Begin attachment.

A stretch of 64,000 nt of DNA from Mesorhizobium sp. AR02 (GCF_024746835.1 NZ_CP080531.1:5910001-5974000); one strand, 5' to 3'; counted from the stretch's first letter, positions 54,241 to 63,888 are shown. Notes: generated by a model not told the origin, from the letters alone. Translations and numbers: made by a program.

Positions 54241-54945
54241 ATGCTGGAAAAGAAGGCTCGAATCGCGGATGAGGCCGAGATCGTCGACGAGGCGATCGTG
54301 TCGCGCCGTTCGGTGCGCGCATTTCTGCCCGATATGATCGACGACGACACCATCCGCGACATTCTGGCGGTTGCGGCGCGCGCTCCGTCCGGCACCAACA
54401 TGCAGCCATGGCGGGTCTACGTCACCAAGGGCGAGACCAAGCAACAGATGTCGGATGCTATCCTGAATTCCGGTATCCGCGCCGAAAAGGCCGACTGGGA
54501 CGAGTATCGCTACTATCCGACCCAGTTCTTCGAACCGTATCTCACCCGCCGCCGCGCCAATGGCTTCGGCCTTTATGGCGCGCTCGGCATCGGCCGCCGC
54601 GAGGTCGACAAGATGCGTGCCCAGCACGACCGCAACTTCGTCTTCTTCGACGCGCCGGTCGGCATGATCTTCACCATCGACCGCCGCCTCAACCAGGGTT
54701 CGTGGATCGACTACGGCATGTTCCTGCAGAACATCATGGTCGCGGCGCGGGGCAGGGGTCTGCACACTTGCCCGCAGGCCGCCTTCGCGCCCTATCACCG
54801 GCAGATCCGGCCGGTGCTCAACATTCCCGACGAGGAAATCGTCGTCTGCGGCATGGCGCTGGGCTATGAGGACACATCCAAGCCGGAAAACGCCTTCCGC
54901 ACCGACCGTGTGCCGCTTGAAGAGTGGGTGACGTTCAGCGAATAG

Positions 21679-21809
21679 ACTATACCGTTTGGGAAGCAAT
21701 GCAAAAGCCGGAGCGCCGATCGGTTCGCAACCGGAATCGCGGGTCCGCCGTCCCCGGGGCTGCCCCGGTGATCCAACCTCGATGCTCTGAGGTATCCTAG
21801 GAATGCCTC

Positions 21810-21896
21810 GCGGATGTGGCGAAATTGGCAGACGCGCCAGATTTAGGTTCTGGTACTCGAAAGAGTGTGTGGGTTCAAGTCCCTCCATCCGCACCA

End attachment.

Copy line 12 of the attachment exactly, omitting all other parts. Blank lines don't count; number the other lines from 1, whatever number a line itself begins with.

21679 ACTATACCGTTTGGGAAGCAAT